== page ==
at the break of dawn
by the Port of Real as we waited for the boat to sail
sand, and occasional hermit crabs. The islets best for swimming (Anilon, Anawan, Buguitay) are far from the mainland. Mighty waves seemingly fit for surfing can also be seen frolicking in some of the islets along the way.
Brightly colored fishes can be seen in shallow waters. Coral reefs in the area are also said to be majestic but we did not have the chance to snorkel. They say sharks and whale sharks can also be found underwater. But what is Polilio without its famous birds, right? Various birds can be heard in the islets though it is really hard to see them on plain sight. Delight replaced my frustration from failing to reach the Minasawa island bird sanctuary after seeing a number of colorful birds on treetops while on the viewing deck of a house in one of the privately-owned islands.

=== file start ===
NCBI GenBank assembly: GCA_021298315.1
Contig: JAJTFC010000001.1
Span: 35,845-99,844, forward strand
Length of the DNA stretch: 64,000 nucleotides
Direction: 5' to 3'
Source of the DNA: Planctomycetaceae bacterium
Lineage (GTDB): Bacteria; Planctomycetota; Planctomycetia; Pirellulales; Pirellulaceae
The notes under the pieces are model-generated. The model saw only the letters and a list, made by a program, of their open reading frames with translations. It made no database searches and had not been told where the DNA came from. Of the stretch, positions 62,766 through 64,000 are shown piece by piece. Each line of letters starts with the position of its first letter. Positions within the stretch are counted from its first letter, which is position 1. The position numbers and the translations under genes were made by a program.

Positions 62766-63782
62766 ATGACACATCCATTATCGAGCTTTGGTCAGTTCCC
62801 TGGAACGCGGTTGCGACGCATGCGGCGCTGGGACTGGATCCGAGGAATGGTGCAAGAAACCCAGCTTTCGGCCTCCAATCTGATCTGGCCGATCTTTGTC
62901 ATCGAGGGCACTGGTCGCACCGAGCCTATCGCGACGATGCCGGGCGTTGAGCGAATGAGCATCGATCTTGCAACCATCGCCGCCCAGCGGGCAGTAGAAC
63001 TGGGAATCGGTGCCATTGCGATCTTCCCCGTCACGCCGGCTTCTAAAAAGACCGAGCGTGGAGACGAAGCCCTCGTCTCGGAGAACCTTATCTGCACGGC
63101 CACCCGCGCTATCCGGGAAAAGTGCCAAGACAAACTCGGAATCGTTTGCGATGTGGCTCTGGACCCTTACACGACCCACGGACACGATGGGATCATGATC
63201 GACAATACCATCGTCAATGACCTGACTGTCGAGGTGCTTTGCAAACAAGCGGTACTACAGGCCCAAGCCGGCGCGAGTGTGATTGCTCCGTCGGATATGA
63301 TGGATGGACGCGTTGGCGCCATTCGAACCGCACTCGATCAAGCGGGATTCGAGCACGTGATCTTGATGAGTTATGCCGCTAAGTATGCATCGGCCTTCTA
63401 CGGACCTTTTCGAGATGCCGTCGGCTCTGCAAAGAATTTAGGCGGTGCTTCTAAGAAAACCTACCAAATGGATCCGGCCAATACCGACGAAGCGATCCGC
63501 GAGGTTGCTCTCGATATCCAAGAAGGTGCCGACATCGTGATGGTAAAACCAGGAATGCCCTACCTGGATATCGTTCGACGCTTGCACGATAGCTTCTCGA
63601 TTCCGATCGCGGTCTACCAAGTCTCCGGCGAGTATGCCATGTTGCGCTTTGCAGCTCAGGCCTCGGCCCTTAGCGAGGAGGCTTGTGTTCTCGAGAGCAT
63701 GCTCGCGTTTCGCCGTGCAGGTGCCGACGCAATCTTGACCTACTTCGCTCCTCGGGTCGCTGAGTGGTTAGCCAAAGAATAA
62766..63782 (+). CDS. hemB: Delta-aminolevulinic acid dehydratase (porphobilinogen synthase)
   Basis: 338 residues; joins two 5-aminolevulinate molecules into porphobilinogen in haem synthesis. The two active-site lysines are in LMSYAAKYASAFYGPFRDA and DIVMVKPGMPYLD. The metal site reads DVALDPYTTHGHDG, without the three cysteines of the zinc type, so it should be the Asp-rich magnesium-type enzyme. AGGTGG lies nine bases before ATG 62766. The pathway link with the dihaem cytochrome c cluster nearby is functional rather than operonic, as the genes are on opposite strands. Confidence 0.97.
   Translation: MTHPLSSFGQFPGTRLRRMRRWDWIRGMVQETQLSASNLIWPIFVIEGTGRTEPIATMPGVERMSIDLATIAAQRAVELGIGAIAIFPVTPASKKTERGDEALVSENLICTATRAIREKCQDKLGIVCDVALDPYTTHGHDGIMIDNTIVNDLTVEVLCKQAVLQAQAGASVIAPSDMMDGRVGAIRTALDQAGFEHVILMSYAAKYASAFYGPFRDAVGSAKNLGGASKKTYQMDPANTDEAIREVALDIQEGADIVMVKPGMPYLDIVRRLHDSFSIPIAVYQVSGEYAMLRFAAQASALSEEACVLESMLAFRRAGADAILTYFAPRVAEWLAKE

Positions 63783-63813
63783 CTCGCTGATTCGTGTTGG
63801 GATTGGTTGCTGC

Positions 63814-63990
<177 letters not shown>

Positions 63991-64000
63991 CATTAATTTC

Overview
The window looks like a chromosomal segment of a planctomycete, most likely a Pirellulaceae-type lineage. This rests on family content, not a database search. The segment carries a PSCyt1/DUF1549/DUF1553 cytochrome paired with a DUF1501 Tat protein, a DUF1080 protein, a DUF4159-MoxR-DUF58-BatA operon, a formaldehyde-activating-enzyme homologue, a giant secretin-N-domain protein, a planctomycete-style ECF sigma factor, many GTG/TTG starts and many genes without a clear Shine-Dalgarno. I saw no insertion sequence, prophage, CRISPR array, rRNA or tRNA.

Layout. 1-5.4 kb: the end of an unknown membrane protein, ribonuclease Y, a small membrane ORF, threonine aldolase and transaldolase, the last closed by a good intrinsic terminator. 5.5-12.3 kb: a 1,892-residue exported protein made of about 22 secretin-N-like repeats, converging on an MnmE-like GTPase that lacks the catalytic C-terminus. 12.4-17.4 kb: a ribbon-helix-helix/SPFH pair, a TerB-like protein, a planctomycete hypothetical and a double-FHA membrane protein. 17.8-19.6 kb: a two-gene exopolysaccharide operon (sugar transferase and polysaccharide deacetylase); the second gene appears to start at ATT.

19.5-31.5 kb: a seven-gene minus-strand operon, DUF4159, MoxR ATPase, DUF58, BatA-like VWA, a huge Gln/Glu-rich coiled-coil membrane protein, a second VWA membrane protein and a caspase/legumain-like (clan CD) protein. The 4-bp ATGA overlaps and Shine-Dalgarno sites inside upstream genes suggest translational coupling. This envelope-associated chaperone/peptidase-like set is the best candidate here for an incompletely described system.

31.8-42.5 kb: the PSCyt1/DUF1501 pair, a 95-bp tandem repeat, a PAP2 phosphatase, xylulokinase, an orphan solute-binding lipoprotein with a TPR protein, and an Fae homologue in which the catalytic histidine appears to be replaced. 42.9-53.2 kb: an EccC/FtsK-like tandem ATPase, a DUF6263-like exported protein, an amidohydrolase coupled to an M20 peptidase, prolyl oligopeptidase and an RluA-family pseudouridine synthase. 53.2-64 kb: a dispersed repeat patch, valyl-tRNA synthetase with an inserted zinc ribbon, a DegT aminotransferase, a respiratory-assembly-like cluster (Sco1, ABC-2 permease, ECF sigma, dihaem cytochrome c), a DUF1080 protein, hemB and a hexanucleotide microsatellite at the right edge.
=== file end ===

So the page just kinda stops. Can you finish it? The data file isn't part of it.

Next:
It is a pity that only a number of locals are familiar with what the islands can offer. Even our landlady have yet to see them. I am actually torn between telling others about Polilio versus just keeping silent about it. Sure, improving the tourism around the area can boost the livelihood of the people but I
am afraid that they are not yet ready for that kind of action. Such will surely spell trouble and may cause the rich and relatively untapped island resources to spiral down uncontrollably.
The traveling salesmen
At first I thought they were a group composed of a teacher and his students from a nearby province, staying in the island for a project. Soon we learned that they had been there for two weeks already -- selling butterfly massager beneficial to health, or so they claimed. No, I do not have the slightest clue of how it looks like.
I was a bit impressed at the tenacity of those individuals. They must really be getting large profits from their merchandise for them to travel that far to make a sale.